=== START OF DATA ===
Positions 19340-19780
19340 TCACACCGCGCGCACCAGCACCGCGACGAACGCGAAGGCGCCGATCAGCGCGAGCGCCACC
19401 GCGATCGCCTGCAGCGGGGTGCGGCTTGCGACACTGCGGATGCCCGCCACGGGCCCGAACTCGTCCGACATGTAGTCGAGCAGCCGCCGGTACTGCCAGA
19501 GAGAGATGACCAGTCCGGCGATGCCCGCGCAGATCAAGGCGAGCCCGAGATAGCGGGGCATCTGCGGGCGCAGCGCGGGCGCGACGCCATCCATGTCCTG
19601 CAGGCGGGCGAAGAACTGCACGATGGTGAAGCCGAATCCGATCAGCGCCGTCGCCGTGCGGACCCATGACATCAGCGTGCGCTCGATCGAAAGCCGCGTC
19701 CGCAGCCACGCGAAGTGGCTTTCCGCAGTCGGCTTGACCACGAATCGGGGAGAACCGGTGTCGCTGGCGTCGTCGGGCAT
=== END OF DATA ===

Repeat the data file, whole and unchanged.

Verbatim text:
Positions 19340-19780
19340 TCACACCGCGCGCACCAGCACCGCGACGAACGCGAAGGCGCCGATCAGCGCGAGCGCCACC
19401 GCGATCGCCTGCAGCGGGGTGCGGCTTGCGACACTGCGGATGCCCGCCACGGGCCCGAACTCGTCCGACATGTAGTCGAGCAGCCGCCGGTACTGCCAGA
19501 GAGAGATGACCAGTCCGGCGATGCCCGCGCAGATCAAGGCGAGCCCGAGATAGCGGGGCATCTGCGGGCGCAGCGCGGGCGCGACGCCATCCATGTCCTG
19601 CAGGCGGGCGAAGAACTGCACGATGGTGAAGCCGAATCCGATCAGCGCCGTCGCCGTGCGGACCCATGACATCAGCGTGCGCTCGATCGAAAGCCGCGTC
19701 CGCAGCCACGCGAAGTGGCTTTCCGCAGTCGGCTTGACCACGAATCGGGGAGAACCGGTGTCGCTGGCGTCGTCGGGCAT